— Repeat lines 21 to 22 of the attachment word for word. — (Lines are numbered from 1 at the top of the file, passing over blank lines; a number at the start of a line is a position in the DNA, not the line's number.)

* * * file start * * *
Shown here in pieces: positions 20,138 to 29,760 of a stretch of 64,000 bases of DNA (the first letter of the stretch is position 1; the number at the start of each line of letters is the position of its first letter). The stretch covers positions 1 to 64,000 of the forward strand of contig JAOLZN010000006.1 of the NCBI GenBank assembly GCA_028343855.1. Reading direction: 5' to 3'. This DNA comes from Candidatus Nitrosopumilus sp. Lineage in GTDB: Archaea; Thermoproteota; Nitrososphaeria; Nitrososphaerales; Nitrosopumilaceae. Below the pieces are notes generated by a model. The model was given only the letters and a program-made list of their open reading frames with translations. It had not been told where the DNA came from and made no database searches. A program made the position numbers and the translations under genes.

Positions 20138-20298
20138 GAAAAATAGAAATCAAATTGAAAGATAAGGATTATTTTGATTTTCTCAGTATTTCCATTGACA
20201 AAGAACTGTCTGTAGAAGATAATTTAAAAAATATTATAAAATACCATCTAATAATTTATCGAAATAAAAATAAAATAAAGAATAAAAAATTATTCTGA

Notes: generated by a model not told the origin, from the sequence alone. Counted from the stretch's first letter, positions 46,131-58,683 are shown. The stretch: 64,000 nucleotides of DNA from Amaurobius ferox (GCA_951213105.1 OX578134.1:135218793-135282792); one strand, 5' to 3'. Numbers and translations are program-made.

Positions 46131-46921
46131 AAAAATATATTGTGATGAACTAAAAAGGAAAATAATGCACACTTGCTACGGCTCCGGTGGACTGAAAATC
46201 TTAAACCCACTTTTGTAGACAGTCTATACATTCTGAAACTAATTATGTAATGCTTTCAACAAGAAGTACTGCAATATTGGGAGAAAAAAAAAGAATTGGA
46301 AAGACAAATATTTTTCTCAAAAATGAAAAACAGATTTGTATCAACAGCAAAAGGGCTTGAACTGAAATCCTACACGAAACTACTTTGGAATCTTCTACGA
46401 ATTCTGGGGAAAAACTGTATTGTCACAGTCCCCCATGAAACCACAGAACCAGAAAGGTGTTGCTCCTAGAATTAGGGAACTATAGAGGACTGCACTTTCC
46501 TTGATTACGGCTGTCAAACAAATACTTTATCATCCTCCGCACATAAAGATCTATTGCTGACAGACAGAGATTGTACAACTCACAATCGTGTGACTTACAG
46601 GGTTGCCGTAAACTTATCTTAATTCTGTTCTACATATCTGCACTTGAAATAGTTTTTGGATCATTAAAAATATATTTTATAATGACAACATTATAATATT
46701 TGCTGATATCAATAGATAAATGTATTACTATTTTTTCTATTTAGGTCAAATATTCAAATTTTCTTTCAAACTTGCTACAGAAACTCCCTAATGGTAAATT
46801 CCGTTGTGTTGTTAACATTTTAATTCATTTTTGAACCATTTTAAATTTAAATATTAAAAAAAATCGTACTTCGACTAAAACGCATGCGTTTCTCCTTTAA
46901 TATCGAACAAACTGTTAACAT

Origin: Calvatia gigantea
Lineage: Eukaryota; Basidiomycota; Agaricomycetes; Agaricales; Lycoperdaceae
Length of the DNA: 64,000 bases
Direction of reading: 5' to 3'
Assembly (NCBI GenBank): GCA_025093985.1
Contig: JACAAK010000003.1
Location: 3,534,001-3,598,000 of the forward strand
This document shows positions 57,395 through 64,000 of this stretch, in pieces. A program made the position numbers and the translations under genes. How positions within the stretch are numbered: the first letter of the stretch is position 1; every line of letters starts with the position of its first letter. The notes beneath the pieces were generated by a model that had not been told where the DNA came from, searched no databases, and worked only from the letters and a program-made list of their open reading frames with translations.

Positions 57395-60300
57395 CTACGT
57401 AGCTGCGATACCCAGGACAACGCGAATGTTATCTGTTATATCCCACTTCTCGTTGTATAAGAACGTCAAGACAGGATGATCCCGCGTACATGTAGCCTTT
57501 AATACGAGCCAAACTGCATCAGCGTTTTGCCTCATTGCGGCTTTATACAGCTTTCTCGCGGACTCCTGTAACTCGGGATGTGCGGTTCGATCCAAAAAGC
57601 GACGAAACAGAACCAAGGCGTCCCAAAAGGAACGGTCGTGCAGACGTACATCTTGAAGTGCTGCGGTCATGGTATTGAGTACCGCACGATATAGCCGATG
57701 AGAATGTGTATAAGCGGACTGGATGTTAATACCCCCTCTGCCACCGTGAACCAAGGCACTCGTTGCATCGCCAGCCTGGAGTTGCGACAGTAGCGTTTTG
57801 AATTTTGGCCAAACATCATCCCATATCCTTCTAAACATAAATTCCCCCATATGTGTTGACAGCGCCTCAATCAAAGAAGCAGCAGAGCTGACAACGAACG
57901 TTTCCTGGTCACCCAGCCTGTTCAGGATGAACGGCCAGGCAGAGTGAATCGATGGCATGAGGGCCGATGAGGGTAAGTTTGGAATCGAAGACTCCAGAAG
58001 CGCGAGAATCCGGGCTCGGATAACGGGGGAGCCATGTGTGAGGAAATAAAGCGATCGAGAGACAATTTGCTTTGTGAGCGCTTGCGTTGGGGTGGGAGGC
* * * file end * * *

Contig: JACAAK010000003.1
Location: 3,534,001-3,598,000 of the forward strand